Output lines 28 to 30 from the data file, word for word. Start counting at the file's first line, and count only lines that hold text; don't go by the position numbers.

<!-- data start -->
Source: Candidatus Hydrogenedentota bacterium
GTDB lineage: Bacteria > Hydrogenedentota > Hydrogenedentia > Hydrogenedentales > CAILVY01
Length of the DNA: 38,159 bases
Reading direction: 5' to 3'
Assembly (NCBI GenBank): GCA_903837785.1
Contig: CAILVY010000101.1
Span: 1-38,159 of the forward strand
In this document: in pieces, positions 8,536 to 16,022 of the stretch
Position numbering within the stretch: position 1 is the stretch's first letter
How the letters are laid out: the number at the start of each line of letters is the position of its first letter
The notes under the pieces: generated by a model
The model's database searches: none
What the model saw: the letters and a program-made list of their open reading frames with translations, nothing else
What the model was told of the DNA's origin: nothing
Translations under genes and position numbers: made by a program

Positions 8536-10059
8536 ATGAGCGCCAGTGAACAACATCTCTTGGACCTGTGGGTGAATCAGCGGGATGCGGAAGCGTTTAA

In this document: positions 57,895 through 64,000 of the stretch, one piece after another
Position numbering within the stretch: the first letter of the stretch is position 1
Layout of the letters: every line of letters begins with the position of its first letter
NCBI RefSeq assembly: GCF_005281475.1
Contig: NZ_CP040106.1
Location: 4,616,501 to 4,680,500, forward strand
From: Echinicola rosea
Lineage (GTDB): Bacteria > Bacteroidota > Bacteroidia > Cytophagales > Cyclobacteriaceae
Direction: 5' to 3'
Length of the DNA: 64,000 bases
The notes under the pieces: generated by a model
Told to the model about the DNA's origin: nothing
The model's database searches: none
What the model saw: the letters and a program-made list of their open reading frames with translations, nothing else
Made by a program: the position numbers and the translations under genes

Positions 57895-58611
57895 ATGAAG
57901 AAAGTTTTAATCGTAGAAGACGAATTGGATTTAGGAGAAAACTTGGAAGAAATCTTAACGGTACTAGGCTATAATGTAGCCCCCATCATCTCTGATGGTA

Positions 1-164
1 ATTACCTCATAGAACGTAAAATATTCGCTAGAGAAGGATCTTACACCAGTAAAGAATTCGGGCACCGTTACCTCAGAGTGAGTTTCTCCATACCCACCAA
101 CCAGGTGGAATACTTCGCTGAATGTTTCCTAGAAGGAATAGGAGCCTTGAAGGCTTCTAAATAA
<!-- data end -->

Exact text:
The notes under the pieces: generated by a model
Told to the model about the DNA's origin: nothing
The model's database searches: none